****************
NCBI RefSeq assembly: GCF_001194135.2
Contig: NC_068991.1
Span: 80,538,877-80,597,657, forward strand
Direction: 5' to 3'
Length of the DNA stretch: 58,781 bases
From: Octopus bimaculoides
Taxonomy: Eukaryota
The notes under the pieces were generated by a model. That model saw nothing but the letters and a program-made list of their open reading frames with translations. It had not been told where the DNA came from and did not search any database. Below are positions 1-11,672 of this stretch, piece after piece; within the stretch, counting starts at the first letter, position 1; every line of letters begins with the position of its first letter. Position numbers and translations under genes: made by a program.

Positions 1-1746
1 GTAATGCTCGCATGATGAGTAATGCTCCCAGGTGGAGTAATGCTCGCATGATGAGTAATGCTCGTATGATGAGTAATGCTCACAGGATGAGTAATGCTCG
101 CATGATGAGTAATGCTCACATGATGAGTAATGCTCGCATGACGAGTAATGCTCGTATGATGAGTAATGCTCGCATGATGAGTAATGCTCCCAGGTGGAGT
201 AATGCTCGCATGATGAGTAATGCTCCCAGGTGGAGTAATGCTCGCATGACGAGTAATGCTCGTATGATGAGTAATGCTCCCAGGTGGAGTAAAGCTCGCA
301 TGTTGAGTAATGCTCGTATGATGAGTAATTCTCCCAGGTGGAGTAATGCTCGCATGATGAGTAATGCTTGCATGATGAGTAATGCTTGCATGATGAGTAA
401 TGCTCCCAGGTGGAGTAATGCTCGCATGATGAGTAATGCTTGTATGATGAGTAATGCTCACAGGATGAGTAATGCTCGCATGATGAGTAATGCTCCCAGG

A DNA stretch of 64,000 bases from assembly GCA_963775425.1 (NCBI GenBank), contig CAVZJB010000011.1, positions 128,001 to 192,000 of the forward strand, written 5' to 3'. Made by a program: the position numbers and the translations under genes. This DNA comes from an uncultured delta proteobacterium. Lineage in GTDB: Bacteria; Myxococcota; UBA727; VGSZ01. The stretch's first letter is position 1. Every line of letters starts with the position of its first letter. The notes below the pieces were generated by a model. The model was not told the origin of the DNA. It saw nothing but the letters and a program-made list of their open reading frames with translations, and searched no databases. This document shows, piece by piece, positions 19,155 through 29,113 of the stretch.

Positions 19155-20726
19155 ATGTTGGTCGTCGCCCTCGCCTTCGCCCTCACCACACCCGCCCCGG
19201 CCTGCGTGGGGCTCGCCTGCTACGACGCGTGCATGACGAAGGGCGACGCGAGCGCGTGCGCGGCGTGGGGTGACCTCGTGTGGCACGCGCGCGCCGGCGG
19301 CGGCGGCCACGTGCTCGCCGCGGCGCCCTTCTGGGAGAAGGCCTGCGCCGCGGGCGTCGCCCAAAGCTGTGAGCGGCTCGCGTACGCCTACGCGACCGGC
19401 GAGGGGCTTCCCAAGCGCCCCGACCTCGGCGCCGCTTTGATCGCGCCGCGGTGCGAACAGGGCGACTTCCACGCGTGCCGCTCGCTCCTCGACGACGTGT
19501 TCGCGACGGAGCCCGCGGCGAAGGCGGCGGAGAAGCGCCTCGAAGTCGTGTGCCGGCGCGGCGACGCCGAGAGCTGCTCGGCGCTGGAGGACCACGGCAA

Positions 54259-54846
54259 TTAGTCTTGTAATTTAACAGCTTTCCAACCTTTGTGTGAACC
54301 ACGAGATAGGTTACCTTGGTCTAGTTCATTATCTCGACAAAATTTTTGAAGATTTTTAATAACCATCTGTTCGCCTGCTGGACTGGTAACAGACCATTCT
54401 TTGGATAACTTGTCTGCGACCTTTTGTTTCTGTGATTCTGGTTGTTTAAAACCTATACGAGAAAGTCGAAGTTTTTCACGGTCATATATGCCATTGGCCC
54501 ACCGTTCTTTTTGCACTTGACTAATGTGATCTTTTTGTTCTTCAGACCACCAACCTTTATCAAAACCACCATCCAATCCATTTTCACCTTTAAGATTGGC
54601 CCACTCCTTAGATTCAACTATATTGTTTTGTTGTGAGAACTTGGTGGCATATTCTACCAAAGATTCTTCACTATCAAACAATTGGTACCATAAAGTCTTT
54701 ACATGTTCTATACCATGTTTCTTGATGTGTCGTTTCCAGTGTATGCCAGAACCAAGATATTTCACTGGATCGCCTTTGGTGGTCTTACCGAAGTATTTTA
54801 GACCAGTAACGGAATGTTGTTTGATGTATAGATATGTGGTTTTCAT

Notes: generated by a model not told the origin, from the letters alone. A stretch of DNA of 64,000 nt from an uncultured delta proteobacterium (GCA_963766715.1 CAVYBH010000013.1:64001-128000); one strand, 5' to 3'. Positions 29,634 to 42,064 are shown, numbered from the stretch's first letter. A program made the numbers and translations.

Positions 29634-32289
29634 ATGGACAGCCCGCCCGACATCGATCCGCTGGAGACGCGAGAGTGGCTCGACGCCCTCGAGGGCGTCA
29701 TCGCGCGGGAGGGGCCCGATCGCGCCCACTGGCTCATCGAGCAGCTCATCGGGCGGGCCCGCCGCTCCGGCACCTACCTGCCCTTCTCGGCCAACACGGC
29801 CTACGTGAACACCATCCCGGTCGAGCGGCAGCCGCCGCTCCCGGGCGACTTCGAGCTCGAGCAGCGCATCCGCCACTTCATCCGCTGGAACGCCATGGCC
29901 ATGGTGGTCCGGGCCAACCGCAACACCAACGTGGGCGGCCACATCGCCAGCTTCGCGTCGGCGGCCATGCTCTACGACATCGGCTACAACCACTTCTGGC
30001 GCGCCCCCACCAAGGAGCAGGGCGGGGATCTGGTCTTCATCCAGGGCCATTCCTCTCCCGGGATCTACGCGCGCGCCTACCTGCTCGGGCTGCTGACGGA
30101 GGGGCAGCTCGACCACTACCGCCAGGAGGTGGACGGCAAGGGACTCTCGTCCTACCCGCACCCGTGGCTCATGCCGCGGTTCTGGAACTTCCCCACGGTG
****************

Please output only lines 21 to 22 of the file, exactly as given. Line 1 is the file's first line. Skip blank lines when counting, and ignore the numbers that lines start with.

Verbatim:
19501 TCGCGACGGAGCCCGCGGCGAAGGCGGCGGAGAAGCGCCTCGAAGTCGTGTGCCGGCGCGGCGACGCCGAGAGCTGCTCGGCGCTGGAGGACCACGGCAA

Positions 54259-54846